Down by the Water, Part 2 - Rising LNG Exports from Texas Reshape Louisiana Gas Flows

The natural-gas market disruptions hitting the Texas-Louisiana coast so far in 2020 — a pandemic, the collapse of the LNG export market, a rare hiccup in Permian gas production, and multiple hurricanes —threw a big wrench into market expectations. Everything had been moving along pretty smoothly since mid-2016, when the first of a series of new liquefaction trains came online at Sabine Pass LNG. As new LNG export capacity started up at Sabine Pass, Corpus Christi, Cameron, and Freeport, so did relatively steady, predictable growth in feedgas demand. Then came this crazy, unforgettable year. Still more liquefaction capacity started up, but LNG export volumes plummeted, mostly due to very weak export economics. Recently, LNG exports have been picking up and, whenever hurricanes stop pounding the Gulf Coast, the U.S. will likely finally experience the full impact of all 9.15 Bcf/d of export capacity operating at full strength, requiring nearly 10 Bcf/d of feedgas across the U.S, almost 9 Bcf/d of which is located in Texas and Louisiana. Gas flow patterns across Louisiana’s dense network of pipelines already are shifting in response to the incremental demand and are signaling increased supply competition along the Gulf Coast this winter. Today, we continue our series discussing the changing flow patterns along the U.S. Gulf Coast, this time providing an overview of the main drivers of those shifts to date, including LNG feedgas demand and Northeast inflows.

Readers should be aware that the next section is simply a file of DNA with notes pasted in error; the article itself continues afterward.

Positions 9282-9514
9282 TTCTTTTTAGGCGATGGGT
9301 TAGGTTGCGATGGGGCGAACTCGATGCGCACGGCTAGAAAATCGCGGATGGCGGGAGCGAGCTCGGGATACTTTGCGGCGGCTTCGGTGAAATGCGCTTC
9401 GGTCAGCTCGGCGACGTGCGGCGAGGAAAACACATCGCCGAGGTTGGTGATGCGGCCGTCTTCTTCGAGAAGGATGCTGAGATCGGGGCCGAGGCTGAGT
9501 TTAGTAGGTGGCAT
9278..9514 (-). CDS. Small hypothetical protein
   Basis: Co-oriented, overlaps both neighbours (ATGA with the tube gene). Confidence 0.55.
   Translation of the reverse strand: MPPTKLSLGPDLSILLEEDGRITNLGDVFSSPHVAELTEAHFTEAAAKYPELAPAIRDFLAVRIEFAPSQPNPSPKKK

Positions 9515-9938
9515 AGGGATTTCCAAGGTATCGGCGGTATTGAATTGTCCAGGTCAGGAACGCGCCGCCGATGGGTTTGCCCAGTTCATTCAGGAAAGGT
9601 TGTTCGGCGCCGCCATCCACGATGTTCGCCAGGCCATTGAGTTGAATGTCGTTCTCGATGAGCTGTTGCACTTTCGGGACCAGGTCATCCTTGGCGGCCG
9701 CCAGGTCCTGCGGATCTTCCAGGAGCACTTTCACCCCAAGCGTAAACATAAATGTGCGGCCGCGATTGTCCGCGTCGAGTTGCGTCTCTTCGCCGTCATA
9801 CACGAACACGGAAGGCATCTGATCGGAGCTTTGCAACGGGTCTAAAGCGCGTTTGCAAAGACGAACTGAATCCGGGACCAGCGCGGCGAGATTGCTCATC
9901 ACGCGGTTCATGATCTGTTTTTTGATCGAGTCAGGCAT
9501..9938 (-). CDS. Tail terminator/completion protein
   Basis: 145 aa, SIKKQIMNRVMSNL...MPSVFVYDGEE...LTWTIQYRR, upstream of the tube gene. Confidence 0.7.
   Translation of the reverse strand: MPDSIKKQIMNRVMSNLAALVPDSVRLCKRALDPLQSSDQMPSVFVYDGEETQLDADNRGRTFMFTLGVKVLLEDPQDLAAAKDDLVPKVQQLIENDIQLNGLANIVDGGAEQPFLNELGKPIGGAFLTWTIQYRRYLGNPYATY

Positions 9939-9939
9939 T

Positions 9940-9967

As we said in Part 1, the rise of U.S. LNG exports in recent years has made the Louisiana and Texas Gulf coasts the epicenter for natural gas demand and a prime destination for gas supply from all directions. As LNG, power, and industrial demand for gas along the Gulf Coast skyrocketed and offshore production dwindled, what used to be a prolific supply region has turned into a center for gas consumption. That flip, combined with supply and demand trends elsewhere in the U.S. — particularly the rise of Marcellus/Utica production in what was traditionally a demand market — upended interregional gas flows and, more than that, redefined how the entire U.S. gas market balances.

From when Sabine Pass LNG’s first liquefaction train came online in mid-2016 to the beginning of 2020, U.S. LNG export capacity grew from zero to 7.2 Bcf/d, and of that capacity, 6.4 Bcf/d is located along the Gulf Coast in Louisiana and Texas. During that time, the feedgas demands to run those facilities, which include not only the gas that gets liquefied but also gas that is used to power the liquefaction process, grew consistently with capacity. With all of the terminals in the U.S. operating at full capacity except for outages or plant and pipeline maintenance or weather-related disruptions, LNG feedgas peaked at 9.3 Bcf/d in January 2020. And while disruptions — COVID-related through the spring and summer and hurricane-related in the past few months — have prevented that level of demand since, additional LNG trains continued to be added this year, bringing the current total export capacity to 9.15 Bcf/d.

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